'All Obama'

Mr Paim has spent 10 years trying to push anti-discrimination legislation through the Brazilian Congress, and has also pioneered affirmative-action initiatives.

"Class-based policies [under Fidel Castro] have benefitted the black population enormously, because to the degree that the policies benefitted poor Cubans they benefitted Afro-Cubans," Professor Reid argues.

"For example, good access to medical care for all immediately starts to reduce racial differences in life expectancy."

There will be celebrations among Afro-Latin Americans if Mr Obama wins in November.

But there is no guarantee that an Obama presidency's policy towards South America would be influenced by any such feelings of solidarity.

-BBC


Congress cool after bail-out plea

US lawmakers have expressed strong scepticism about a bail-out of the banking system, following a five-hour Senate hearing on the rescue plan.

Treasury Secretary Henry Paulson told the panel that delaying the $700bn (£382bn) bail-out would put the entire US economy at risk.

Lawmakers say they want assurances that the plan will benefit ordinary American home-owners as well as Wall Street. Some have gone further, calling the plan a potential waste of public money.

"Without question, our markets and financial institutions need serious attention," said the leading Republican on the Senate Banking Committee, Richard Shelby.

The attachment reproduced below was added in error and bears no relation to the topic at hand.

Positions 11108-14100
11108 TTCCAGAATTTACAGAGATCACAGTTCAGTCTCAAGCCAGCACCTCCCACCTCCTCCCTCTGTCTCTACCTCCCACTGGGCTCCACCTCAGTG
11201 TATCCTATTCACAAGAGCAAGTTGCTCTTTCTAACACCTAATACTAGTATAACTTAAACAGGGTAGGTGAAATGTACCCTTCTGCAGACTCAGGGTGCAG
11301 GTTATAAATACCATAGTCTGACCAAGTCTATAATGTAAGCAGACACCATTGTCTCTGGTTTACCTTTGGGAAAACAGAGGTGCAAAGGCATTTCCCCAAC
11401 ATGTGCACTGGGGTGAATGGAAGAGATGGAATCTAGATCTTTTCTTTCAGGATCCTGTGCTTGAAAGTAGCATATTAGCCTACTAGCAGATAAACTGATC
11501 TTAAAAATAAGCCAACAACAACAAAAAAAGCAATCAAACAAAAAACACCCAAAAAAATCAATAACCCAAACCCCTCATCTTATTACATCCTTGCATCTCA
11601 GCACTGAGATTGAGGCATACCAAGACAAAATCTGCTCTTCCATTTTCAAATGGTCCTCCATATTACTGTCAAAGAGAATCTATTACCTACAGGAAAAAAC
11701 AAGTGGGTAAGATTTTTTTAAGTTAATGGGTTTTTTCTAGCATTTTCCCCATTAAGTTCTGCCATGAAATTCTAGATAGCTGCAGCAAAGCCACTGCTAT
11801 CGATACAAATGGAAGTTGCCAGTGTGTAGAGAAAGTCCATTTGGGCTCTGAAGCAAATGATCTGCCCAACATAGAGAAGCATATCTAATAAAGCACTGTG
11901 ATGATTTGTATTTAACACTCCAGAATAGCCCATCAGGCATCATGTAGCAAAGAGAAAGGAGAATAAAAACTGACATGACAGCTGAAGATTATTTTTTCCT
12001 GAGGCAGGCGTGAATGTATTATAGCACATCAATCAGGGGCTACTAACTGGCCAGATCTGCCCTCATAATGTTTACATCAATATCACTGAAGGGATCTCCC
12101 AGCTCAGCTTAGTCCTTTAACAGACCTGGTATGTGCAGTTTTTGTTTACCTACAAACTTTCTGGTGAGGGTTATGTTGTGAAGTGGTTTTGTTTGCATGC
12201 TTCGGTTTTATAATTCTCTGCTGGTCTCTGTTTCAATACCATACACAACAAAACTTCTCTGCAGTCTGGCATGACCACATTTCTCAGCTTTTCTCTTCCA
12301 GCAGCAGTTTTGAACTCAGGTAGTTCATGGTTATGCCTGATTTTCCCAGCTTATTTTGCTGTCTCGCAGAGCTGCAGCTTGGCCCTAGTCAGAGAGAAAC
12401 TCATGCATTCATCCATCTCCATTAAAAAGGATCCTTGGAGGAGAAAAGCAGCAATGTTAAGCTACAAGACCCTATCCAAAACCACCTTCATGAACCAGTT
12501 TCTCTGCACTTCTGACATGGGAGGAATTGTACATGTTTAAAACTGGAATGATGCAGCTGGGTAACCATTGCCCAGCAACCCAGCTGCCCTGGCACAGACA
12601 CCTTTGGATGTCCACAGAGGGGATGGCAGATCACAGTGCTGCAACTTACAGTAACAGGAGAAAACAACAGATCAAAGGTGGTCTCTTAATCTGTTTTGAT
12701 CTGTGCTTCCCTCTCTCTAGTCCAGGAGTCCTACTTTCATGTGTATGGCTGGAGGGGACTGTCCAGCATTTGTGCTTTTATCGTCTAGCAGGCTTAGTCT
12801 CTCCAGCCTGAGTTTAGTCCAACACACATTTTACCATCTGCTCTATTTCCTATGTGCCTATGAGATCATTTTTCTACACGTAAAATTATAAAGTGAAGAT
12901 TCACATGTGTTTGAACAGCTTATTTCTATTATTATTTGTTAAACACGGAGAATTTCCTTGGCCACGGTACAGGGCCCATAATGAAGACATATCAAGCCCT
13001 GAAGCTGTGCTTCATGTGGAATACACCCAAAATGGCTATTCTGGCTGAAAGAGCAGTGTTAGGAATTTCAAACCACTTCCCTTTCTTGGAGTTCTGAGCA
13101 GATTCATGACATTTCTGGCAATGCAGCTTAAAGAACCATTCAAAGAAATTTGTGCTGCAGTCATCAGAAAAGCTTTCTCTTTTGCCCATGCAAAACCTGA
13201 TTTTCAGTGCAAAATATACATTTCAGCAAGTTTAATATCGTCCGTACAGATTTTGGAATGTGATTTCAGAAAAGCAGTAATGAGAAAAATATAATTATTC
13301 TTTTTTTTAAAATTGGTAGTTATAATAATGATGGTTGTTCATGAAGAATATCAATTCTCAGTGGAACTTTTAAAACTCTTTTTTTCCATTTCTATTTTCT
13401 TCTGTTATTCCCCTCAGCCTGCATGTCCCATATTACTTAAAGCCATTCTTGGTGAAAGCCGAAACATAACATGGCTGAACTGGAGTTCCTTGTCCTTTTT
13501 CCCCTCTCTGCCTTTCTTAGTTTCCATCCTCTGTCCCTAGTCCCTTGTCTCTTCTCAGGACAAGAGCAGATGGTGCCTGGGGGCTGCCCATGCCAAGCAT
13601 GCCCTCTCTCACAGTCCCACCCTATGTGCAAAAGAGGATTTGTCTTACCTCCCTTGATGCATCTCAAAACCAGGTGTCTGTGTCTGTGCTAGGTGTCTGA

"I do not believe, however, that we can solve this crisis by spending a massive amount of money on bad securities."

Committee chairman Chris Dodd, a Democrat, called the package "unacceptable" in its present form.

'Best protection'

The White House has called on Republicans and Democrats to work together to approve the plan, under which a federal fund could buy bad debt from financial institutions with "significant operations in the US".

The fund would aim to sell off these mortgage-related debts in the future when, the Treasury says, their value may have risen.

Addressing the committee, both Mr Paulson and Federal Reserve Chairman Ben Bernanke said the bail-out was vital.

"Action by the Congress is urgently required to stabilise the situation and avert what otherwise could be very serious consequences for our financial markets and for our economy," Mr Bernanke said.

Mr Paulson, meanwhile, called the proposal "the single most effective thing we can do to help homeowners, the American people and to stimulate our economy".

"The best protection for the taxpayer... is to have this work," he said.

But senators from both parties have voiced concerns taxpayers would be paying a huge price for mistakes made by banks.

They also said it was crucial not to rush through the bail-out - which is unprecedented in US history - without carefully considering how it would work.

News of the plan late last week led to a rally, but this week has seen further falls amid concern that it could be delayed or watered down.

-BBC